Tenants at a Northwest apartment building, tired of going without a security telephone answering service and air conditioning for the past several years, agreed to a substantial rent increase to pay for the services.

Their agreement is an example set by several landlords and tenant groups who are taking advantage of a little-used rent control measure called Voluntary 70 Percent Rent-Increase Agreements to negotiate for specific improvements in exchange for higher rents.

"The increase wasn't something that was forced down our throats. We wanted these services and knew they were going to cost," said Mildred Isler, one of the residents at 1431 Summerset Place NW.

Isler's landlord, Thomas O'Donnell, president of Waggaman-Brawner Realty Corp., said: "This is the new way of rent control that should have been done a long time ago."

Under the voluntary agreement, at least 70 percent of the tenants in an apartment building must sign a petition for a rent increase either to improve services or to provide for capital improvements, maintenance and repairs.

If the landlord initiates a voluntary agreement, a detailed rent-increase proposal must be presented to tenants, who have a minimum of 14 days to confer with other tenants and respond to the landlord. Similar rules apply to tenants if they initiate the agreement.

The rental agreements have been available to landlords and tenants since implementation of the District Housing Act in 1977. But tenant and landlord interest in them did not increase significantly until about three years ago, said James Hampton, acting housing administrator for the city's Rental Accommodations Office.

"It is a phenomenon in the housing industry. For the first time, the landlord and tenant are not adversaries. Through the 70 percent agreement, they can mutually work together to communicate and tailor-make their needs," Hampton said.

"Landlords and tenants are realizing that in the midst of high rents and a shortage of quality housing, the voluntary agreement is the best way to solve existing problems," O'Donnell said. Hampton said the 70 percent agreement can be processed quickly, usually within 30 days. Two other ways landlords can increase rents, through the financial hardship petition and automatic rent increases allowed by the city, usually take twice as long to process, Hampton said.

Under the 70 percent agreement, residents have the right not to pay the additional rent if landlords do not provide the services within a designated time, Hampton said.

So far, the Rental Accommodations Office has processed 145 voluntary agreements, which is slightly lower than last year at this time. For fiscal 1982, the city rental office processed more than 311 agreements involving 2,707 units with an average rental increase of 39 percent. Most of the buildings averaged nine apartment units or less.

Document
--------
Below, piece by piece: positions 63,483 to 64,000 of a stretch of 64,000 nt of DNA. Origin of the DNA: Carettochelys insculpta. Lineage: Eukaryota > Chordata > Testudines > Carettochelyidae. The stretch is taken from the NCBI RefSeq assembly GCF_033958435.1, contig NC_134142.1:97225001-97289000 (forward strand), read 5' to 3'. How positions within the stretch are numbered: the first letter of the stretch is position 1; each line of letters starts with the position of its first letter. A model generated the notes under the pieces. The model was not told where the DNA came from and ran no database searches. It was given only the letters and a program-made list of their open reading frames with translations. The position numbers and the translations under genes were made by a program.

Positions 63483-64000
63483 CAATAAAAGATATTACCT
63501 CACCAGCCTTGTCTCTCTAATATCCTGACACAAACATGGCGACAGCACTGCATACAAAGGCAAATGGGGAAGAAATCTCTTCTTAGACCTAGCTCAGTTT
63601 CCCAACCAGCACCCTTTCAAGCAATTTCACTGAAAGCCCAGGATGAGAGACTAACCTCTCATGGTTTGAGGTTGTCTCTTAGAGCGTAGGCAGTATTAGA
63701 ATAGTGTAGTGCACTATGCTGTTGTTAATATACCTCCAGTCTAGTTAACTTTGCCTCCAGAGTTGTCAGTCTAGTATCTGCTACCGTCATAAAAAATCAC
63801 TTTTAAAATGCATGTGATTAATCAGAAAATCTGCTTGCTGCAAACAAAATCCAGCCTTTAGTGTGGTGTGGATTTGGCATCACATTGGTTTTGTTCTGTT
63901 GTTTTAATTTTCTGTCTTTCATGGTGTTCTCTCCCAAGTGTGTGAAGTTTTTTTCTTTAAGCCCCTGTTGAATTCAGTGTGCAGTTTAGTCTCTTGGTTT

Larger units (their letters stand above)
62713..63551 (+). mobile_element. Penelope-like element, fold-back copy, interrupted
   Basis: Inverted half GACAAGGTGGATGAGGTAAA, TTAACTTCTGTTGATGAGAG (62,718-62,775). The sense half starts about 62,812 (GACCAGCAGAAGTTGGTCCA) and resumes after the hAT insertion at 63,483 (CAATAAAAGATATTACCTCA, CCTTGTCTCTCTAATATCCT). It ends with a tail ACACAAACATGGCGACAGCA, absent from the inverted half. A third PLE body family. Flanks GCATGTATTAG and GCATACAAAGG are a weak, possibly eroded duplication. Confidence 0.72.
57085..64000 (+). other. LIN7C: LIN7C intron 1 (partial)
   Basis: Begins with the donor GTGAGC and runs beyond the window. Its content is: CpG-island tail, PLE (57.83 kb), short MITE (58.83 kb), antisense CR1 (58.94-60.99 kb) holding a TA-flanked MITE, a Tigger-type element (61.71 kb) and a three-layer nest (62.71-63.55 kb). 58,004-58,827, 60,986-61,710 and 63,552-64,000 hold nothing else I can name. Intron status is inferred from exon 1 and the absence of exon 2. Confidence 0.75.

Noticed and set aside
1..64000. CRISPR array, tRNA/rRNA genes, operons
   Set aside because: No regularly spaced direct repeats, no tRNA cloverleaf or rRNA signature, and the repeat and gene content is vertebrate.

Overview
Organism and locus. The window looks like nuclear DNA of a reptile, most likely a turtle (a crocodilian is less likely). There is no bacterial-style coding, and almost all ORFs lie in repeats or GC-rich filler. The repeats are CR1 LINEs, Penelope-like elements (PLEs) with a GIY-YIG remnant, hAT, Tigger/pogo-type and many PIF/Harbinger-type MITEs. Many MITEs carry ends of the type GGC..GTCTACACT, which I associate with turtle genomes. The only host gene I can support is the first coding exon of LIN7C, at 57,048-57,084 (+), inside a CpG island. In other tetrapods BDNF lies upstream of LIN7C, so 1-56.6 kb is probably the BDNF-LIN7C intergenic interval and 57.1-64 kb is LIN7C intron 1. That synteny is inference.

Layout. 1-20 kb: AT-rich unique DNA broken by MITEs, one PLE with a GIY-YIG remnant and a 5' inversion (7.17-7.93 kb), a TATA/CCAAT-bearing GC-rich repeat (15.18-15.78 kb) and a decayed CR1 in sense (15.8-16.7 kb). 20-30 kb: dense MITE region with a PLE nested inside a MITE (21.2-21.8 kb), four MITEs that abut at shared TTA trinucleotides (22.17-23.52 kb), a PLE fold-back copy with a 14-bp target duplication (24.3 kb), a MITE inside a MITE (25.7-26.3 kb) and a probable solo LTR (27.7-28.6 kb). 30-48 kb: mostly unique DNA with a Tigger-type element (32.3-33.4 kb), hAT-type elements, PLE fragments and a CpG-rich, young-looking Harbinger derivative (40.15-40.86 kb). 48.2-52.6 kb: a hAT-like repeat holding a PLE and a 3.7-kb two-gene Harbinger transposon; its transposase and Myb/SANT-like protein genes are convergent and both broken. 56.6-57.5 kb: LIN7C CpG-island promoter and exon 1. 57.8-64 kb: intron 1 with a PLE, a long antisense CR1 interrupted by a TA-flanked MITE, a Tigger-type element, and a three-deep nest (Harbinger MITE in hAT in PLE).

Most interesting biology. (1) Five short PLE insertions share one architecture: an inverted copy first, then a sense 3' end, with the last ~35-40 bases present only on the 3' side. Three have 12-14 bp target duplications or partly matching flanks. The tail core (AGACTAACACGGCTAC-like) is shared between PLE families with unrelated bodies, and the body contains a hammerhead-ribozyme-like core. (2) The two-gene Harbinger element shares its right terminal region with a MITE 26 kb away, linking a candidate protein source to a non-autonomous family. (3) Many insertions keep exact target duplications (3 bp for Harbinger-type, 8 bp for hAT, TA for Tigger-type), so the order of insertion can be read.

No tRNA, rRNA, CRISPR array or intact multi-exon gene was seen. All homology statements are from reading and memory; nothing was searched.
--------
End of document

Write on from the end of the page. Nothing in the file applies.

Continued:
The agreements have a 98 percent approval rate from the city rental office, he said. Hampton also has the authority to disapprove an agreement if either party is coerced into signing the petition, if the proposal is misrepresented or if the proposal does not comply with District housing codes.

Michael Scott, also a city rental office administrator, said the 70 percent agreement tends to have better results in smaller apartment buildings where tenants and landlords communicate frequently.

"It creates a new environment to educate tenants and landlords while changing hostile attitudes. The tenants come to realize that the landlords must have these increases if they are going to have a fair return on their buildings. Meanwhile, landlords hone in on the specific needs of the tenants. It is the new way," O'Donnell added.

But Don Slatten, executive director of Apartments and Office Building Associates in the District, disagrees. "The 70 percent agreements don't work too well. They are being practiced, but not a whole lot. The biggest problem is that it is very difficult to get 70 percent of the tenants in a building to do anything. It just doesn't fly financially," he said.

Another landlord, Byron Christenson of Daro Realty at 4301 Connecticut Ave. NW, said it is also difficult to get tenants' consent on such an agreement when they do not have confidence in the landlords.

"Most tenants truly believe the landlords are out to take them," he said. "Even if you show them the figures and explain what is going to be done, they still think you are fudging," he said.

Some tenants, however, see the voluntary agreements as an answer to nagging housing problems.

The agreement for Isler's building will not go into effect until October. Isler, like 24 of 28 other tenants, consented to a 30 percent rent increase over two years on her one-bedroom apartment in order to help pay the $40,000 cost to install the security system and air conditioning in the building.

"We are very, very happy about it. Last year we had asked for the services but couldn't seem to get anything done about it. This year, we felt we were going to get on top of it," she said.

Another resident, James Amick, said, "the agreement is fair. The landlord really worked with us."

Bill Pettis, the resident manager, added, "The residents felt very honored that we consulted them about what had to be done to the building. There were no threats. Everyone was congenial and responsive."